Through the Renaissance period soil was represented in art: the focus was on roots, visualised as part of the soil profile, and the depiction of soil as a synonym for rural life and agricultural practices. A little more morbid was the use of soil in the representation of resurrection scenes, of which R. Van der Weyden’s Le Judgment Denrnier (The Last Judgment, 1432) is but one example. Take a look at the lower part of the painting where men and women emerge from graves. The soil profiles are illustrated in painstaking detail.
Fast forward some 600 years to the 20th Century and soil depiction in paintings varies greatly dependant on which side of the Atlantic the artist is from. American artists focused on painting realistic landscapes which showcased the close ties between the land and American culture. Take for instance Arbor Day (1932) by Grant DeVolson Wood, which depicts a holiday (Arbor Day) where people are encouraged to plant and care for trees. Established as a holiday in 1872, it can be considered a precursor to Soil Day, which wasn’t established until 2012.
European artists, on the other hand, had a more abstract approach to the use of soil. In an attempt to celebrate the complexity of soil, French artist Jean Dubuffet, create a plastering technique known as “Tyrolean”, where he used soils from his own garden. While it wasn’t uncommon for painters prior to the 1970s to used soil as a material or as a backdrop in their works of art, none had made it the centre of their works in the way Dubuffet did.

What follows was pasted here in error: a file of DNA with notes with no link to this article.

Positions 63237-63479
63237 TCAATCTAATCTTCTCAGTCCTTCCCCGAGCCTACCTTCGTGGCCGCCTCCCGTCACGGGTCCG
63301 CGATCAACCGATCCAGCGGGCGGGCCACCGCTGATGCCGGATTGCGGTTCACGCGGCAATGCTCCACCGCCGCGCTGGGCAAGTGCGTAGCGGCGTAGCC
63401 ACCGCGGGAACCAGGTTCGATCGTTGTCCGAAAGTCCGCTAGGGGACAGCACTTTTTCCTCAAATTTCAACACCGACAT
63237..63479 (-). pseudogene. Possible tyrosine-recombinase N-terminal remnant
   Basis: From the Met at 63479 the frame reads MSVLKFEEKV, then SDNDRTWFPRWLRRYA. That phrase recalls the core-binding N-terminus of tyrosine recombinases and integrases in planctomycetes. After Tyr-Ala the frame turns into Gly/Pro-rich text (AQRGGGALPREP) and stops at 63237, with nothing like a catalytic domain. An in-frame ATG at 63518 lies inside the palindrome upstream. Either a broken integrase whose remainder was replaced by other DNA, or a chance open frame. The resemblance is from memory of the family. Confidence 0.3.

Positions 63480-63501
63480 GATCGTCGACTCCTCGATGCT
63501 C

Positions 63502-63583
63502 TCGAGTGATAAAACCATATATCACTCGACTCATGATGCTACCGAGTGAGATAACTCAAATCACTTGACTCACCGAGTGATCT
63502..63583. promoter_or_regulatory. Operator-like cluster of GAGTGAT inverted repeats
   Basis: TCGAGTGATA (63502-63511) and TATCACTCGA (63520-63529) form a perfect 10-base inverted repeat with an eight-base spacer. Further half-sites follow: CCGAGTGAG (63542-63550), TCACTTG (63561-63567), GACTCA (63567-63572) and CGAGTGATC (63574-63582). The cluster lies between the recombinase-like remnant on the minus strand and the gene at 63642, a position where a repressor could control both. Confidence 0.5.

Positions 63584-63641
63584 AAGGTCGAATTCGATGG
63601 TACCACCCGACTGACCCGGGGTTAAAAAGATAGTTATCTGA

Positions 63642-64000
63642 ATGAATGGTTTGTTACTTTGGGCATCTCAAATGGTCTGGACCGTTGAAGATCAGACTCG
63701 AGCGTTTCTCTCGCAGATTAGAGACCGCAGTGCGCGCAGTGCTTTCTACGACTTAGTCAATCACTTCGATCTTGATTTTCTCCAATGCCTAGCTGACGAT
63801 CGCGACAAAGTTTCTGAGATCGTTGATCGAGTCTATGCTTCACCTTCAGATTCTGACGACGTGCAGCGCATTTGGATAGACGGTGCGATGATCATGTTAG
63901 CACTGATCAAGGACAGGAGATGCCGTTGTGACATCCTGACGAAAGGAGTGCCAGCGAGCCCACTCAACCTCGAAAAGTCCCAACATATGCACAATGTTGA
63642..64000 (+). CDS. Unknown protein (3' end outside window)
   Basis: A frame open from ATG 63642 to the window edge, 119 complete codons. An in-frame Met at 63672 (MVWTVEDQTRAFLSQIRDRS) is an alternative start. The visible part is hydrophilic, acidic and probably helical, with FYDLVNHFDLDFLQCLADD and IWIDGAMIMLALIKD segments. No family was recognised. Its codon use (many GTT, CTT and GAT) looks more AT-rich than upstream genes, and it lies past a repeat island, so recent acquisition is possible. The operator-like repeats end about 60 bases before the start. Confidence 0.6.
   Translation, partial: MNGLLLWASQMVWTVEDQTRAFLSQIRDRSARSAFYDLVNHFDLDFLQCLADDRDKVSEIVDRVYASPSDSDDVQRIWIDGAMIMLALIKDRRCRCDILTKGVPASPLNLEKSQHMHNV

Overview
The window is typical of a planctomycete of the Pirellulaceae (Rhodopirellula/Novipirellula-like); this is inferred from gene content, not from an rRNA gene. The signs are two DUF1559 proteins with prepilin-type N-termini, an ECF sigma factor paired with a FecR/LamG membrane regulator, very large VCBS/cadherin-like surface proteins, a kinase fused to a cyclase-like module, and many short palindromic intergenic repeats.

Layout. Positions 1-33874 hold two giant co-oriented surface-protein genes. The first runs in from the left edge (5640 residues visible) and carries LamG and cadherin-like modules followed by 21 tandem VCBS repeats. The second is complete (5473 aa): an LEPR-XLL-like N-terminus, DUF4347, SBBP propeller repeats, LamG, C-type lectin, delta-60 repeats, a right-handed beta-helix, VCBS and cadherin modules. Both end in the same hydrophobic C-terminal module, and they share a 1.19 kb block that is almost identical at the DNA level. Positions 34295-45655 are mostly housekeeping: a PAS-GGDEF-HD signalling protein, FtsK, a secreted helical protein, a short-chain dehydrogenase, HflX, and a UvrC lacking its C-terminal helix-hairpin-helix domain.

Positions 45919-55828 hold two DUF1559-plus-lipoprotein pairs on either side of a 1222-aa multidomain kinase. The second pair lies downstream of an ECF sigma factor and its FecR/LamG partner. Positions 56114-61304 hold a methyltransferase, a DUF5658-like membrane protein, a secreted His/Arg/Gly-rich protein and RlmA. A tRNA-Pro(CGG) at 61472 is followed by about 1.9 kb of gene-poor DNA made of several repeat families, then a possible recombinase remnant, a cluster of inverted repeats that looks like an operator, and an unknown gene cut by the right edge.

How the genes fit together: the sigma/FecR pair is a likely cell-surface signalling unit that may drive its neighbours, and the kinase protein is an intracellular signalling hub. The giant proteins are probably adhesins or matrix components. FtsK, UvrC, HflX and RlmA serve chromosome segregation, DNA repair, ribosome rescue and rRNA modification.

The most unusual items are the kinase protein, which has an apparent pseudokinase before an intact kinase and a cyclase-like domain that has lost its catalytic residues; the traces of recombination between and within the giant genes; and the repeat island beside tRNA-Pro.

Is there a place for art when teaching soil sciences?
In the study, Feller and his co-workers, also highlight the important role art can play when teaching soil sciences – where the aim is to convey that soil is a three-dimensional, natural body. Soil is organised into a series of layers and horizons whose thickness combined make up a soil profile.
Before the times of the camera and the rise of the tech-world, students were introduced to the complexities of the soil profile structure via detailed and beautiful illustrations in textbooks or canvases hung in lecture halls (see an example at the top of this post). Even at present, it isn’t uncommon for soil scientists to reference paintings when writing about historical farming practices, geomorphological processes and land use – it makes the science come alive! Taken one step further, some soil scientists incorporate art into their teaching by engaging artists in their research and encouraging students to participate in artistic activities.
The study authors argue, with the aid of the examples given above and the rest of the case studies presented in the paper, that art is just one of the ways that the complexity of soil can be brought to life. When presented packaged as art, soil can be appreciated in a new way and awareness of its importance as a valuable resource raised. The examples show how inclusion of art in research and vice versa can be achieved successfully. If pursued by both communities, in the form of visually engaging and interactive displays, the importance of soil as a resource could be made more relevant to both the public and policymakers.